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People are human. People make mistakes. And when they do, they usually give an apology. How often have we seen a celebrity apologizing for cheating on a spouse, or a public figure apologizing for inappropriate or unethical behavior, and the like? Many of these public apologies have not been all that stellar. Thankfully–to date–when we have had to make an apology, it has always been in private, without the world watching. And instead of critiquing us, the people we have apologized to have usually been top-drawer and extremely gracious in accepting our heartfelt apologies. We have been very lucky. Sooner or later, everyone needs to apologize. So, what constitutes a good apology? Life insurance products such as renew life reviews are designed to provide you with the reassurance that your dependents will be looked after if you are no longer there to provide.

As the title of this chapter notes, an apology is an art, not a science. There is no strict formula that automatically grants you dispensation for your mistake. Knowing how to give a good apology is an essential skill, both in our personal and our professional lives. We are all human and, therefore, imperfect. We all make mistakes for which we should apologize. When someone can’t or won’t apologize, it says something about their character–or lack thereof. And others take note. A life insurance product like renew life can pay your dependents money as a lump sum or as regular payments if you die.

People don’t want your apology if you aren’t sorry. But if you are truly sorry, there is a way to convey it in a heartfelt apology. It is important to be specific in what you are apologizing for. You need to mention what you did–the actual act or deed. Do not say, “I am sorry if you feel that…”. That is not an apology. That sort of “apology” implies that you think they are over-sensitive and you’re sorry only that their feelings got hurt. It implies that the blame is on them–not you. You need to say that you regret what you did and then you need to ask for forgiveness and ask what, if anything, there is that you can do to make the situation better. No one likes to think about a time after they have gone, but life insurance like renew life could offer reassurance and comfort to you and your loved ones for this situation.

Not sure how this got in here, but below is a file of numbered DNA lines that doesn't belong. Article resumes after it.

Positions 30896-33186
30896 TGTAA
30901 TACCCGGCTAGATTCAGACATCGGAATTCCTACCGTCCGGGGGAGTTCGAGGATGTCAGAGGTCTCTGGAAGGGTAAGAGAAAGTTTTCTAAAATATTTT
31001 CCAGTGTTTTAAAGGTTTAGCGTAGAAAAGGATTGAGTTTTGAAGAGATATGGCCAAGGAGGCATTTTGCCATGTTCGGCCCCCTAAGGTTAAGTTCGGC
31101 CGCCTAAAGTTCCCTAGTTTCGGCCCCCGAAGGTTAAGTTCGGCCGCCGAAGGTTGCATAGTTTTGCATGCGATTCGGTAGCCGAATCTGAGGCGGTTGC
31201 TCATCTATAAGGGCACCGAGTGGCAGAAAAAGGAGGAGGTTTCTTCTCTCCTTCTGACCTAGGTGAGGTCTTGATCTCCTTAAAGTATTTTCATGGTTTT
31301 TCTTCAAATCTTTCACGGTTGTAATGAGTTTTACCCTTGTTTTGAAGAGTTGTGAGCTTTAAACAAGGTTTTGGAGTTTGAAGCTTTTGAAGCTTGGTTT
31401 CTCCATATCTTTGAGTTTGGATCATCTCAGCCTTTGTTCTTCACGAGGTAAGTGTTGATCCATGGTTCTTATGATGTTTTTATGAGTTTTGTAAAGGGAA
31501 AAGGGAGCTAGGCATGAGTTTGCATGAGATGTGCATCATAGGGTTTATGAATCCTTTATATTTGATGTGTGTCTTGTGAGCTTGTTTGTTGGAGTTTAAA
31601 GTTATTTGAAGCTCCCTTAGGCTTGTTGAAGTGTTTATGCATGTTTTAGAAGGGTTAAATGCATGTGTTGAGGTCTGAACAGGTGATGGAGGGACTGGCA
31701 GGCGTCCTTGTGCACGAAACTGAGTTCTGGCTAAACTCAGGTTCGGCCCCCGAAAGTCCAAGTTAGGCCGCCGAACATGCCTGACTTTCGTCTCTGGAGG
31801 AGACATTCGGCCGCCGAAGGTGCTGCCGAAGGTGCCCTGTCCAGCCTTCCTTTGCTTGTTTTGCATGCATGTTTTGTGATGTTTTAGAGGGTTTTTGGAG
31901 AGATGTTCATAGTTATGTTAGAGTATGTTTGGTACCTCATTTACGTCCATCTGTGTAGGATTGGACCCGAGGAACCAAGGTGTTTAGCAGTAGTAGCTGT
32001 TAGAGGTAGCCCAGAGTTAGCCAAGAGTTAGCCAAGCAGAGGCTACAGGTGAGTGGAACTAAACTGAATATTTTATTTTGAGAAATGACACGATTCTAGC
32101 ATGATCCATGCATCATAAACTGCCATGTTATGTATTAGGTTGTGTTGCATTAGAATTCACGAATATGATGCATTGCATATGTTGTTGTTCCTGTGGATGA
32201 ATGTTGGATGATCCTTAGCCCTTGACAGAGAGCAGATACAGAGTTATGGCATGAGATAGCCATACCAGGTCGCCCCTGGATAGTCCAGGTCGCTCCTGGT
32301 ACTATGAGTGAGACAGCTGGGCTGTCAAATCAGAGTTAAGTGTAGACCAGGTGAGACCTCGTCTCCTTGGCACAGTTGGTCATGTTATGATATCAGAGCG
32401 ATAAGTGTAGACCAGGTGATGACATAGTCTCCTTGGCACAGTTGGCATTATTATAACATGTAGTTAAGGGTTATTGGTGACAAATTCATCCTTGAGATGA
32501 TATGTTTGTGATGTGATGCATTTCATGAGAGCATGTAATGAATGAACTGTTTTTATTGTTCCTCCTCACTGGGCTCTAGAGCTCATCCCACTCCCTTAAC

While no apology is the same as the next–the cast of characters and situations change–the previously mentioned elements, coupled with doing an apology without delay, certainly help. However, a late apology (sometimes when cooler heads prevail) is certainly better than an apology never made. While it’s important to offer the apology, it is also important to remember that you cannot control if your apology will be accepted. You can only control whether you give a sincere apology with grace. If done well, you will improve your relationships and reputation, as well as mend fences. Please keep in mind, if your apology is not immediately accepted, you must not get angry. That will not help the situation. Life insurance - like renew life - covers the worst-case scenario, but it is also important to consider how you might pay your bills or your mortgage if you could not work because of illness or injury.

Just because you are ready to give an apology does not mean someone is ready to accept it. You don’t get to dictate the timetable. If this happens to you, we recommend trying again at another time. Then you will have done all you can and are able to proceed with a clean conscience. A sincere apology is evidence of strength of character, not of weakness. Giving a good apology makes you marvelously well-mannered and makes you feel good. Pure and simple.